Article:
In Canada, the focus is on creating more of a work-life balance for interventional cardiologists and all individuals within cardiology specialties. Because of this focus, work hours tend to be fewer for Canadian interventional cardiologists. Call shifts also tend to be more spread out, and some interventional cardiologists in Canada even work part-time.
In the United Kingdom, cardiologists of all types work irregular hours because of their on-call responsibilities. Flexibility with work hours is often a requirement of the job. Part-time cardiology jobs are more common in the UK, but most cardiologists still work between 40 and 50 hours a week with patients on top of keeping up with paperwork on patients.
Bonuses and Benefits
In the United States, benefits for interventional cardiologists vary widely depending on where you work. However, common benefits of the job include excellent health insurance, often including free or ultra-reduced cost care for the whole family, extra sick days, and free or reduced cost malpractice insurance and gym memberships.
In addition to these health benefits, cardiologists often benefit financially over their colleagues as well with excellent retirement plans and pensions. Often hospitals will also cover moving expenses to recruit doctors from out of state or out of the area.
Often continuing education is also a benefit that cardiologists will receive from their employers, especially in interventional cardiology because of the need to keep up with the latest medical treatments and interventions. Whether they wish to attend a conference or go back to school for a full semester, employers often pay for these expenses in their entirety or reimburse for them.
In Canada, doctors have traditionally been seen as contract workers where they are not necessarily provided any benefits by the government, but instead would come up with their own benefits based on their practices. Recently this status has become cause for debate with some Canadians feeling that doctors should be salaried and receive government benefits.
The proposed benefits for Canadian doctors include the government covering malpractice insurance, sick and vacation days, long-term disability, maternity and paternity leave, sabbaticals, and traditional medical and dental benefit plans. Only time will tell if these suggestions will be implemented.
The increasingly elderly population in the United States has only succeeded in creating more opportunity for interventional cardiologists. According to the Bureau of Labor and Statistics, employment for all physicians and surgeons is expected to grow by 14% before 2024, which would create roughly 99,000 new jobs.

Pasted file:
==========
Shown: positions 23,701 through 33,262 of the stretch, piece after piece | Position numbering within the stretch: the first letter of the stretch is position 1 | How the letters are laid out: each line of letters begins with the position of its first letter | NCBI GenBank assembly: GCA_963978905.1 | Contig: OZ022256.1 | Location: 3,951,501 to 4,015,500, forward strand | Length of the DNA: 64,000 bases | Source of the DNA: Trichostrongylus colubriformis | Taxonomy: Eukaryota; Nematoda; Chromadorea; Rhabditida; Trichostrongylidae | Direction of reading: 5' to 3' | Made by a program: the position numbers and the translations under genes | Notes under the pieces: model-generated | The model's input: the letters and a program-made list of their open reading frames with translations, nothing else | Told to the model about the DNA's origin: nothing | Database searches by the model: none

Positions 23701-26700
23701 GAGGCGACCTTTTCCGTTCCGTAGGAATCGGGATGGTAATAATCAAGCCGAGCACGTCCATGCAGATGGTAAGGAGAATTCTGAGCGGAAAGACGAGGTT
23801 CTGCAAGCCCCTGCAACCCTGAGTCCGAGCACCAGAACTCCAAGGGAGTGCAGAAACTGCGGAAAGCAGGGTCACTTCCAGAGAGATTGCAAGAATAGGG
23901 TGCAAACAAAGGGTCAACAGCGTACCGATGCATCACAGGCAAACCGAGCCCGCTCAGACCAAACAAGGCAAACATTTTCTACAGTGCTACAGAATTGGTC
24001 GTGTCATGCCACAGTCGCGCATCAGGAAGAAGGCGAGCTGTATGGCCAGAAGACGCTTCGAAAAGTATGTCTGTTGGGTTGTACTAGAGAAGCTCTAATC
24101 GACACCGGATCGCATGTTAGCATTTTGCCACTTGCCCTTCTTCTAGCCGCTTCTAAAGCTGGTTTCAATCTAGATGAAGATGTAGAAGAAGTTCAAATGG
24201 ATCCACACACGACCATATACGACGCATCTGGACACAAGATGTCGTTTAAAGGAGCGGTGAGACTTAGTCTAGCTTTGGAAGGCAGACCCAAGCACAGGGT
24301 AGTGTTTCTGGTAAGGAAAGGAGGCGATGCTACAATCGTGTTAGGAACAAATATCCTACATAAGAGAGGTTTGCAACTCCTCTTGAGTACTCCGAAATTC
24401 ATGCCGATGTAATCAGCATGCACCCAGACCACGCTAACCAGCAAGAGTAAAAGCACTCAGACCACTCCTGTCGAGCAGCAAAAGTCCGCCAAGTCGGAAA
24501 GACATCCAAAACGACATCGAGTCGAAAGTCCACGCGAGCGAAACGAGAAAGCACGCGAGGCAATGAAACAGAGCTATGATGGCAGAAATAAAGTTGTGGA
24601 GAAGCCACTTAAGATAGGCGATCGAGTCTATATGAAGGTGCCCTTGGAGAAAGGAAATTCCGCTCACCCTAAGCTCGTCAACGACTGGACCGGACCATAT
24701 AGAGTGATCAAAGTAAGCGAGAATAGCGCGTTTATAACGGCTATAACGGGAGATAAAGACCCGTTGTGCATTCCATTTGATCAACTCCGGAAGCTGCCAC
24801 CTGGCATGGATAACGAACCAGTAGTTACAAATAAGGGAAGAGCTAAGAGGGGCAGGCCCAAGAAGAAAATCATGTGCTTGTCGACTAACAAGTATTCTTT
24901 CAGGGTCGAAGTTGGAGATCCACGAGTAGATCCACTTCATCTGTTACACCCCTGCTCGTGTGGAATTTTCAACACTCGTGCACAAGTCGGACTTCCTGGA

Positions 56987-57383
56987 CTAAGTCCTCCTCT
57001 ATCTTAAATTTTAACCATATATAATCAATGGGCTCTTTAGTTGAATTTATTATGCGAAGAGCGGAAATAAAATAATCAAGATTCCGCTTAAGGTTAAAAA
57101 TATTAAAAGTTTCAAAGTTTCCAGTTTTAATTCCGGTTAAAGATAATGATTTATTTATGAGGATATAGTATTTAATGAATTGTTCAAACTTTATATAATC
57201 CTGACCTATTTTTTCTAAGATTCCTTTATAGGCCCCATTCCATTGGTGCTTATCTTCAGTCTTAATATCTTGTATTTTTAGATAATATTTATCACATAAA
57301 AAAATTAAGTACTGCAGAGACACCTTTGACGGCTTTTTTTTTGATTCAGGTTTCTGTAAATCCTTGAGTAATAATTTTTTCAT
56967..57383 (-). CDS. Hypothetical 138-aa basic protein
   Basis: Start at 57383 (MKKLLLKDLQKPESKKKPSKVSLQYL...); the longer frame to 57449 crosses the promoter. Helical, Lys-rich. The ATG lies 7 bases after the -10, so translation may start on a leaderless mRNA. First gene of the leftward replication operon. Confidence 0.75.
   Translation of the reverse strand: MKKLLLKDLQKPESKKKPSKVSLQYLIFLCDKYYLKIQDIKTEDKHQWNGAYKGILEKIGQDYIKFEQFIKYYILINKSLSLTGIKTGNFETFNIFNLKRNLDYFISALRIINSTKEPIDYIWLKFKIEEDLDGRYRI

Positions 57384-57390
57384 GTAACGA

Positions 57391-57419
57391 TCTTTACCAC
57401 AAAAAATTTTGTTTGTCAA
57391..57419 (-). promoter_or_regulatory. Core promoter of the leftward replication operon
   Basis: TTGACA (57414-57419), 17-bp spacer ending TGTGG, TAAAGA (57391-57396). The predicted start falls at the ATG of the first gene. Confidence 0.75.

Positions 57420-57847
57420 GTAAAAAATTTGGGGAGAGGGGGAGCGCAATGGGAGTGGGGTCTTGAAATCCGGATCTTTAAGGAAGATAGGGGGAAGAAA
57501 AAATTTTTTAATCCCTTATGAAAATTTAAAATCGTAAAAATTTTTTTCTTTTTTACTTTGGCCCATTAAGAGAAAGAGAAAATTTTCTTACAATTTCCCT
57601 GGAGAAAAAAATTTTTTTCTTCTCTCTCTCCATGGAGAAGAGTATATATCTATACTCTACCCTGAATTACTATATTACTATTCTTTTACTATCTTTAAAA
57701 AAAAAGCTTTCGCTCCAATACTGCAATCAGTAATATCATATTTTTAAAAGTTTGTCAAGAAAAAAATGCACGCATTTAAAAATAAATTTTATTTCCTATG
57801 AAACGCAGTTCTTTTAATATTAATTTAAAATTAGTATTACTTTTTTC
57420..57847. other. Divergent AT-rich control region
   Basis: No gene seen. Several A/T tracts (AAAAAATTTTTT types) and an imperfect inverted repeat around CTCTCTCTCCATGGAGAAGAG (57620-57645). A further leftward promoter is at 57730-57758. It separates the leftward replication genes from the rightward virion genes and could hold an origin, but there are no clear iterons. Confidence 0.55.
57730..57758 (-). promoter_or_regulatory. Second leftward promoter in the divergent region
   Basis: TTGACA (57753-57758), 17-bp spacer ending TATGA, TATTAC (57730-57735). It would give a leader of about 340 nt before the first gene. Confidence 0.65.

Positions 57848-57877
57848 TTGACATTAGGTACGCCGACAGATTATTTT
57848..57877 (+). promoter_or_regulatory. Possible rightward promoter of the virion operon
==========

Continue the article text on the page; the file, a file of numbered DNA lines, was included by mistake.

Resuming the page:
Because interventional cardiology is an ever-changing field, the career prospects for new doctors continue to grow as technology develops and changes. In the United States, we are expecting continued growth throughout the course of the next ten years or so.
In Canada and the UK, the outlook is much the same as in the US. Populations in those countries are also getting older, and therefore the need for cardiologists and other physicians is still growing as well. Throughout the world, the potential for a career in interventional cardiology is not slowing down.
Interventional cardiology does require excess schooling above and beyond a typical cardiologist, which makes it a sub-specialty that is not as easy to get into, and therefore the number of physicians going into the field are typically fewer than those careers that do not require the additional year or two of schooling.
Interventional cardiologists are the most highly paid physicians in the United States, and some of the most highly paid throughout the world. Their specialty allows them to receive several benefits not always available to other doctors with different specialties, but their job does require odd working hours and added stress that not everyone could handle.
Career growth in this area looks good as the world’s population grows older and finds a greater need for cardio interventions. The rate at which cardiologists report burnout is one of the highest in the medical profession, and their rate of happiness in their careers is on the lower end of the spectrum of medical professionals, likely as a result of extremely trying work hours.
Overall, interventional cardiology is a solid field for those seeking financial stability. The rates of pay in the United States are much higher than those in other countries, especially those where most doctors work for national healthcare systems.
Canadian interventional cardiologists are the second highest paid of the countries we looked at, likely because of their status as independent contractors versus getting government salaries. Interventional cardiologists in New Zealand make the least of all of the countries we have looked into, but are still well paid in comparison to other physicians within their country.